How to Get Meth Out of Your System for Good
Using methamphetamine can have a number of serious health effects that might take months or years to recover from. Furthermore, it may be harder to get a job, retain custody of your kids or otherwise lead a normal life if you cannot pass a drug test. Therefore, it’s important to understand why the drug is so addictive, how to get it out of your system and what you can do in an effort to get past your dependence on this substance.
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What Makes Meth Addiction Hard to Get Past?
Meth is one of the most addictive drugs that you can take because it significantly increases the dopamine levels in your brain. Dopamine is what is responsible for causing you to feel good after a workout, getting a promotion at work or some other pleasurable experience in your life. However, you will get so much of this chemical after taking meth that you can’t possibly recreate how you feel with normal everyday experiences.
Therefore, you feel resigned to using again, however, as with any other drug, your body builds up a tolerance. This means that you have to use more each time to get the same high, and after too long, it can be difficult to function without at least some meth in your system.
How Long Does Meth Stay in Your Body?
You’ll generally notice the effects of meth wearing off about seven to eight hours after you ingest it. However, it will remain in your bloodstream for up to a week after you take it. The exact amount of time it takes to clear your system depends on a number of factors such as how much you ingested, the quality of the product you used and your overall health.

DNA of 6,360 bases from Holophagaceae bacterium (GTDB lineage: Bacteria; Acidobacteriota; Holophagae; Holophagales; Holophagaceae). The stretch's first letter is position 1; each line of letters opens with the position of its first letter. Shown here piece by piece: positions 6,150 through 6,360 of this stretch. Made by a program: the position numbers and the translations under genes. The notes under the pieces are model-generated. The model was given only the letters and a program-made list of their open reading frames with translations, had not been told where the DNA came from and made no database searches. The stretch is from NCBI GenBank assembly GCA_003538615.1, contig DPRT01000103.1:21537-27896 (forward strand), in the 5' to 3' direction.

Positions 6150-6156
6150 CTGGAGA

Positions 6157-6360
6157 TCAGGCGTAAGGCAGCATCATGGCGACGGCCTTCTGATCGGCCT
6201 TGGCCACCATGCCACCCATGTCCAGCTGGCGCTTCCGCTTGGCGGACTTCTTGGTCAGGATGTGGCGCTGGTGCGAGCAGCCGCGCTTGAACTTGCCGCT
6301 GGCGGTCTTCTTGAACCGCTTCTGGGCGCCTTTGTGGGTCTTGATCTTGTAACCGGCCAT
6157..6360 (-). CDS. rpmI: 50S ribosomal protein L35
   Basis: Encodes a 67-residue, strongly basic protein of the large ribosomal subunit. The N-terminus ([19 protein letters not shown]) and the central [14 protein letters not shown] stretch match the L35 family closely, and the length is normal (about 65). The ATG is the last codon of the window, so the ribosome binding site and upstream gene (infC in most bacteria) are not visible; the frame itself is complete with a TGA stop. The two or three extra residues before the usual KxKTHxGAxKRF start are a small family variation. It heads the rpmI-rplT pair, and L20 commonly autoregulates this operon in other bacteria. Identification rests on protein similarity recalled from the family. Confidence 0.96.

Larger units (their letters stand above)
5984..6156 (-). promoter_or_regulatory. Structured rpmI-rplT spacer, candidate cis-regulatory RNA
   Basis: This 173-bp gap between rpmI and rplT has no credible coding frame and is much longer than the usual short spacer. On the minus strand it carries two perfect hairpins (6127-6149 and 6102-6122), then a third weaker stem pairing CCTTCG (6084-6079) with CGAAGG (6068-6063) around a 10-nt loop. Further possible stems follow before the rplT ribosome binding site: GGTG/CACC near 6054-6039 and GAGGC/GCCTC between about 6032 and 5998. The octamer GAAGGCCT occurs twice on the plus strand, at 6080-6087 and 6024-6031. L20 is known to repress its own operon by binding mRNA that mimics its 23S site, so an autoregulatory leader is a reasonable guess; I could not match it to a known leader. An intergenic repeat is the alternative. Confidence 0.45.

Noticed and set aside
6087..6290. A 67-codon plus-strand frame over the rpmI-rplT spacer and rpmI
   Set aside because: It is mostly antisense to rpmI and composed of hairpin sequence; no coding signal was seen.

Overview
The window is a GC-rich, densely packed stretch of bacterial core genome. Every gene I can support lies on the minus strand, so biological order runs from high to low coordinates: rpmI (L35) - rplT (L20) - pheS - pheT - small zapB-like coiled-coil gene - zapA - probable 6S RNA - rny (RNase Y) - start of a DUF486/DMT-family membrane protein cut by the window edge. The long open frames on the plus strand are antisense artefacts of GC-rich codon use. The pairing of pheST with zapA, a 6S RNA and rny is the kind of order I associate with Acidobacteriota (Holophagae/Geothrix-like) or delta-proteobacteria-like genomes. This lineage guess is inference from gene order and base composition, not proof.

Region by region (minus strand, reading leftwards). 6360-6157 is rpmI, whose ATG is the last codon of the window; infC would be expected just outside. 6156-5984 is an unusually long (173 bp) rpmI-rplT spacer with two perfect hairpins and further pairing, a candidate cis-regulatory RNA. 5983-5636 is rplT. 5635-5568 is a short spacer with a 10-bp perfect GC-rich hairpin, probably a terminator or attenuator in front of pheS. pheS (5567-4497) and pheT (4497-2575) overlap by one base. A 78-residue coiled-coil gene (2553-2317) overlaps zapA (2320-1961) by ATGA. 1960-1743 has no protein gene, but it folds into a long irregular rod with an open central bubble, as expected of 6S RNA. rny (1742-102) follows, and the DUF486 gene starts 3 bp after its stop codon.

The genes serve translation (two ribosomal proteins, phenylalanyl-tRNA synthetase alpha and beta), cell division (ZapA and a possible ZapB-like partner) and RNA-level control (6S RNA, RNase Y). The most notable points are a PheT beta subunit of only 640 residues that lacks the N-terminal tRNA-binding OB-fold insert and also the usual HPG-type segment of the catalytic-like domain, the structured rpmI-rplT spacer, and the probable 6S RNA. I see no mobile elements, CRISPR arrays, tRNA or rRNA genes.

Meth is filtered out of the body through the liver, which means that it may take longer for it to exit if yours is damaged in any way. There is also circumstantial evidence to support the notion that meth takes longer to leave your system as you age. Finally, your eating, drinking and exercise habits may also play a role in how long it might take for meth to leave your system.
Tips for Getting Meth Out of Your System Faster
There are a number of steps that you can take to help get meth out of your system in less than the seven days it typically stays inside of you. For instance, drinking extra water helps the body get rid of waste in a more efficient manner. Exercising may allow you to sweat out the toxins associated with meth, which could make them harder to detect on a drug test. Eating a balanced diet can also be useful as it can promote digestion and other processes needed to return your body to a healthier state.
The Benefits of Getting Meth Out of Your System
You will likely see a drastic improvement to both your physical and mental health after getting meth out of your system. This is because your brain will begin to unwind the changes it went through after you started using it. If you can refrain from using meth for several months, it may be possible for your brain to fully unwind all the changes it made during your period of dependency.
In other words, it would almost be like you never used it in the first place. Of course, you will still have to deal with the physical ramifications such as teeth rot or increased blood pressure. However, with time, it may be possible to overcome those issues as well, which can increase your confidence and make it easier to function in society.
The ability to remain mentally alert may make it easier to find and retain a job in your chosen field. You may also find that you are allowed to receive security clearances or otherwise make yourself a distinguished member of your company or profession in general.